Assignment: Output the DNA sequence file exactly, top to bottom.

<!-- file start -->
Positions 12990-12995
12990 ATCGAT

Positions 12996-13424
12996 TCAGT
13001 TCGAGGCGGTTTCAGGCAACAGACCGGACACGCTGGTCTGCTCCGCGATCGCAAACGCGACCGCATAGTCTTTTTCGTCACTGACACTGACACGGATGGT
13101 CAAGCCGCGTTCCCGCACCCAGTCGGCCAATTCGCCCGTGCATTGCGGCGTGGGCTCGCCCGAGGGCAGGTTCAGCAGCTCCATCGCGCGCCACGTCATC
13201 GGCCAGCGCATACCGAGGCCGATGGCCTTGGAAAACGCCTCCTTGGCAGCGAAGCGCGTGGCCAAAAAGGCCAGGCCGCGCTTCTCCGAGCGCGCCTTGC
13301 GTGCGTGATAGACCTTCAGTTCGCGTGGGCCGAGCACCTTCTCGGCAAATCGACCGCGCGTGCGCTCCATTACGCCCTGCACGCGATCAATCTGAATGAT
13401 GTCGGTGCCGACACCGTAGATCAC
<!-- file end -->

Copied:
Positions 12990-12995
12990 ATCGAT

Positions 12996-13424
12996 TCAGT
13001 TCGAGGCGGTTTCAGGCAACAGACCGGACACGCTGGTCTGCTCCGCGATCGCAAACGCGACCGCATAGTCTTTTTCGTCACTGACACTGACACGGATGGT
13101 CAAGCCGCGTTCCCGCACCCAGTCGGCCAATTCGCCCGTGCATTGCGGCGTGGGCTCGCCCGAGGGCAGGTTCAGCAGCTCCATCGCGCGCCACGTCATC
13201 GGCCAGCGCATACCGAGGCCGATGGCCTTGGAAAACGCCTCCTTGGCAGCGAAGCGCGTGGCCAAAAAGGCCAGGCCGCGCTTCTCCGAGCGCGCCTTGC
13301 GTGCGTGATAGACCTTCAGTTCGCGTGGGCCGAGCACCTTCTCGGCAAATCGACCGCGCGTGCGCTCCATTACGCCCTGCACGCGATCAATCTGAATGAT
13401 GTCGGTGCCGACACCGTAGATCAC